61 The Image of War ; or, Service on the Chin Hills.
under his dirty rags. This he would partly disclose and let you look at from a distance, but not handle. The other hand he held out to the intending purchaser ; and, when the latter deposited the coin therein, then he would hand over the article to you and not before. If the amount one offered did not satisfy him, he simply gave a little sneeze of contempt and politely turned his back on you. The children of the hills, however, always set a very high value on their own goods. They considered a fowl or a few eggs good enough to give in exchange for anything you had. What, however, had the greatest value in their eyes were our
exchange village of shurkwa, afterwards burnt. But the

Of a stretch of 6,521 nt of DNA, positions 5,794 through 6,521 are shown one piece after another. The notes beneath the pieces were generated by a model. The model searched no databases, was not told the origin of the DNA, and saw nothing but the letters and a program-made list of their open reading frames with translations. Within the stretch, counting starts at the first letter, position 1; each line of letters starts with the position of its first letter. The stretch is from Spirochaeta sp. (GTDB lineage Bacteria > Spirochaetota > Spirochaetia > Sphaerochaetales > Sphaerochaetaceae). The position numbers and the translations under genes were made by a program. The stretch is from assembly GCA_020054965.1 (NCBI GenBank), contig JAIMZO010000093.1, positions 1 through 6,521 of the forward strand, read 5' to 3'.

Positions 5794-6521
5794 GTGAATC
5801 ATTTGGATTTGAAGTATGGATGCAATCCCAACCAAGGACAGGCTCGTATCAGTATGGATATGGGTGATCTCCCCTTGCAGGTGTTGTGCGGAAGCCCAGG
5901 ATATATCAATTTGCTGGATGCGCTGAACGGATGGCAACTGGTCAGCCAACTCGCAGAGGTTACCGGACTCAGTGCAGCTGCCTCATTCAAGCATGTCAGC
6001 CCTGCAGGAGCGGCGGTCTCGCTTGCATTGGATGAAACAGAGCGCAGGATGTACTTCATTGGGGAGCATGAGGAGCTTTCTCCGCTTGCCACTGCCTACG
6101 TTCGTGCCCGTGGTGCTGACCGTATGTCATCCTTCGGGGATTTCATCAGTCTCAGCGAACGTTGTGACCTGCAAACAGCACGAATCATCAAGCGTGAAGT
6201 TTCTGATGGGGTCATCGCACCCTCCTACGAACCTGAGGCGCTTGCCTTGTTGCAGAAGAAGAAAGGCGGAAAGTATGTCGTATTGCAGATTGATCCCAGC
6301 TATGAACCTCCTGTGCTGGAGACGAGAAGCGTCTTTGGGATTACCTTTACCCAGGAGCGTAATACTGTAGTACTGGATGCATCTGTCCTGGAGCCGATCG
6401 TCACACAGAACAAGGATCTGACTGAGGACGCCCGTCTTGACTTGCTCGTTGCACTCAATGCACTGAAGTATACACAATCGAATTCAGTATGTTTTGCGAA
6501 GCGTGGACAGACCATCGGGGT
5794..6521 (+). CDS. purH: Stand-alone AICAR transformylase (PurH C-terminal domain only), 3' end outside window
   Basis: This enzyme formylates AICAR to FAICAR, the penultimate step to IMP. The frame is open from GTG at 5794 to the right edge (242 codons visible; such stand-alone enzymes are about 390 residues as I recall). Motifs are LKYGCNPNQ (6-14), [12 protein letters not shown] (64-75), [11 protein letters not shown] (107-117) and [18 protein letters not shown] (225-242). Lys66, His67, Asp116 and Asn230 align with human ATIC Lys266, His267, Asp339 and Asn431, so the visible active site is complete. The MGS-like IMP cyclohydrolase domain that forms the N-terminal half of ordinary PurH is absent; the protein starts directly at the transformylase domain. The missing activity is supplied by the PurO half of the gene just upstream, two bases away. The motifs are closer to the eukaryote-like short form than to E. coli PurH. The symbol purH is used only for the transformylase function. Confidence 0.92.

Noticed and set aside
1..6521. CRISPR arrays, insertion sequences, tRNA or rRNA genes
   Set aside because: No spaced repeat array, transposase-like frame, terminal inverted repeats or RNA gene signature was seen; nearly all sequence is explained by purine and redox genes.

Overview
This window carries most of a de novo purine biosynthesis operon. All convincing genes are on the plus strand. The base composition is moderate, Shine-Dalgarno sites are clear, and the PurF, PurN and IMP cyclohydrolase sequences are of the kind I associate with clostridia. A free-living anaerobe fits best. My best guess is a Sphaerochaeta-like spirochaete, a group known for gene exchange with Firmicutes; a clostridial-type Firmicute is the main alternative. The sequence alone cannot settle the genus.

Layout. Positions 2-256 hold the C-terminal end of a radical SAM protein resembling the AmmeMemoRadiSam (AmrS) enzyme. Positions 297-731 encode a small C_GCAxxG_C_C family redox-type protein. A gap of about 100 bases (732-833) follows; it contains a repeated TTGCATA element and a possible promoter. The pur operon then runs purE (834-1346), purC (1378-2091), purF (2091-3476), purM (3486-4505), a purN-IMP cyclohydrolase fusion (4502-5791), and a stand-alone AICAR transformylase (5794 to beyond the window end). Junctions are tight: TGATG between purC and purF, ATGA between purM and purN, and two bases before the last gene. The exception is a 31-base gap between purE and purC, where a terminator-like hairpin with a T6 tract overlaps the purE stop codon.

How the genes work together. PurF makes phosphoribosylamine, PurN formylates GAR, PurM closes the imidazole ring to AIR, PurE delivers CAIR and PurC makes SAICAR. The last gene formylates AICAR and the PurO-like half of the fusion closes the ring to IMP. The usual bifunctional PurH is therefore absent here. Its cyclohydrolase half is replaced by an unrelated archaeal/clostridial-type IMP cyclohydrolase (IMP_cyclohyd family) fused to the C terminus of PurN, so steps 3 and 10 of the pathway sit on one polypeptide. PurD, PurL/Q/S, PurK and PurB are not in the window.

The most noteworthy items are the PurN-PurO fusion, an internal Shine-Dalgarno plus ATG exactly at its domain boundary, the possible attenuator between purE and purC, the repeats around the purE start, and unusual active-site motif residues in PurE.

'cute savages soon found out they could get these things for nothing by waiting. For if they did not buy them, the troops had to throw them away, as they could not carry empty tins about. As soon as the column marched out of camp, the Chins, who hung about the outskirts, would rush in and gather up all the rubbish ; and eventually they would set the camp on fire. Somebody suggested they did this for sanitary reasons ! But we suspect it was done to get rid of all traces of the hated strangers from the neighbourhood of their villages.
The Friendlies and the Plantains.
The Chin militia gave one of these hard bargainers a good lesson once. AThe Chin militia gave one of these hard bargainers a good lesson once. A